Behind every great bubble and its subsequent bust lies the power of Wall Street’s trading operations. In the case of our national housing market saga and toxic subprime fallout, it’s true that banks and specialist lending institutions rapaciously extended credit to ill-equipped borrowers.
But that’s not the whole story. Housing value fluctuations weren’t just caused by lending run amok, but by the trading that enabled the lending and made a precarious situation even worse.
Regardless of whether you adopt the progressive view of the crisis (banks lured borrowers with reckless procedures) or the conservative one (borrowers should have known not to get in over their heads), lenders knew it was an easy game to lavish money and extract fees from consumers as long as they had lots of customers wanting to own the home of their dreams.
More than that, they knew they could package and sell loans to investors, indirectly through Wall Street firms, and directly, to traders, creating room on their balance sheets to originate even more mortgages. Trouble was, investor appetite for the once-lucrative sub-prime mortgage packages dried up as credit did. Investment banks that bet their client investors would be there forever got crucified and are paying the price with multi-billion dollar writedowns and ejected CEO’s. But so are homeowners, for whom every piece of bad news makes their individual financial situation seem worse.
With Citigroup’s $11 billion writedown, on top of the $2.2 billion writedown the firm had already announced in third-quarter earnings, more of that destructive news poured from Wall Street. Citigroup’s writedowns were not just due to losses resulting from borrowers defaulting on mortgage payments, but to exuberant trading on top of the mega-exuberant leveraging of those trades.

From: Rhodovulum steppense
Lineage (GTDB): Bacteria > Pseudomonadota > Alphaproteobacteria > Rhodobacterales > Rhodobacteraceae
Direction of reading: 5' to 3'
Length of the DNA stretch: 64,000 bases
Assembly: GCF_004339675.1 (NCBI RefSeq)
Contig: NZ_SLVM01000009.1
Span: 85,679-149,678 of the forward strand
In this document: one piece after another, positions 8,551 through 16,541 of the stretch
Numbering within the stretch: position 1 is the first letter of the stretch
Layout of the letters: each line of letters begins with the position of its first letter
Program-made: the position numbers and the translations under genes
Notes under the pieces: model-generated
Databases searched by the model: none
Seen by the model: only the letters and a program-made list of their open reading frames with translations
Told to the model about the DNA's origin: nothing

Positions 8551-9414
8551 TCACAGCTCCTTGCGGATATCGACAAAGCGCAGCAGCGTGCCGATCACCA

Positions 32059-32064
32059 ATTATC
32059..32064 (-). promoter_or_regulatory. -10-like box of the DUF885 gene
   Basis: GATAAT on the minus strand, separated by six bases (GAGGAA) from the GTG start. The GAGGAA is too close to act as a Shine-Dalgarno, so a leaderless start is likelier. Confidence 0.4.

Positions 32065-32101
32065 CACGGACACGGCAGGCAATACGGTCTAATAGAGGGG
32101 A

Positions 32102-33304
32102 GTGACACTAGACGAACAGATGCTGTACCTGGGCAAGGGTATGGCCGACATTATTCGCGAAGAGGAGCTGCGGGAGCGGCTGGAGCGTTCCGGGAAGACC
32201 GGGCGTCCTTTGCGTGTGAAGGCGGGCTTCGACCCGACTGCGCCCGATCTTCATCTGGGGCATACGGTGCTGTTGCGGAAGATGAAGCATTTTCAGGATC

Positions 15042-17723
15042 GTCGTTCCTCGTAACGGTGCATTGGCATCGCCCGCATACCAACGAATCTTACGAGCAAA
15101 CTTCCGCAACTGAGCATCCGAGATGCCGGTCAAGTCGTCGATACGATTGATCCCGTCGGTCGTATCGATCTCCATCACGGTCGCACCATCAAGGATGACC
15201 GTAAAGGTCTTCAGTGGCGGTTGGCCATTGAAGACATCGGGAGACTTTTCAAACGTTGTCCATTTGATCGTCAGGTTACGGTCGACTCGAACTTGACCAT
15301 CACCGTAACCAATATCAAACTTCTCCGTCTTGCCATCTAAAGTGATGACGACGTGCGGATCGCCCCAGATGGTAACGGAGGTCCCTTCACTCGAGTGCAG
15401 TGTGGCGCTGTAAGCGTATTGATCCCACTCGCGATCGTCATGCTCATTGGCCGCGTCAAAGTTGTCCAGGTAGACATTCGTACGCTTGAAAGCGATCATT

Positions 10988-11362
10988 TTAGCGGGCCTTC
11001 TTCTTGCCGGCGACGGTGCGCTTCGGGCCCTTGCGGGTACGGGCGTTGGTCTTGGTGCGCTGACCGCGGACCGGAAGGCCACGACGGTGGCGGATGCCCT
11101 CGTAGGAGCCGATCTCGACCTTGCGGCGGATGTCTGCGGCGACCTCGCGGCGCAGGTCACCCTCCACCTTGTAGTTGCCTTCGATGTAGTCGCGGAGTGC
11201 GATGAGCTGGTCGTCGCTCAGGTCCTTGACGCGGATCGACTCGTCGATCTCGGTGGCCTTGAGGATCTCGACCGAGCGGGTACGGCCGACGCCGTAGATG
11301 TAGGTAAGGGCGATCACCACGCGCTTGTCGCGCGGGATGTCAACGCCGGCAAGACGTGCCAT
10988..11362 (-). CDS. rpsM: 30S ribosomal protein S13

This latest writedown spelled the end of Chuck Prince’s four-year reign over Citigroup (he assumed the helm from Sanford Weill, who, with then-Treasury Secretary Robert Rubin, was instrumental in shattering the barriers imposed by the Glass-Steagall Act, the law that had kept the commercial and investment banking functions of banks separated since 1933. And in a circuitous twist of fate, Rubin, who in 1999 stepped from Treasury Secretary into the role of Citigroup’s vice chairman, has now jumped to the top of the banking hydra.
But it’s not just Citigroup’s writedown, or Merrill Lynch’s $8.4 billion one, or J.P. Morgan Chase’s nearly $2 billion one, or Wachovia’s $2.4 billion one that continue to suck the air out of the bubble they created. It’s the collective implosion of trading positions around Wall Street. And given that these are mid-earnings announcement write-downs, it’s possible more bad positions wait in the wings.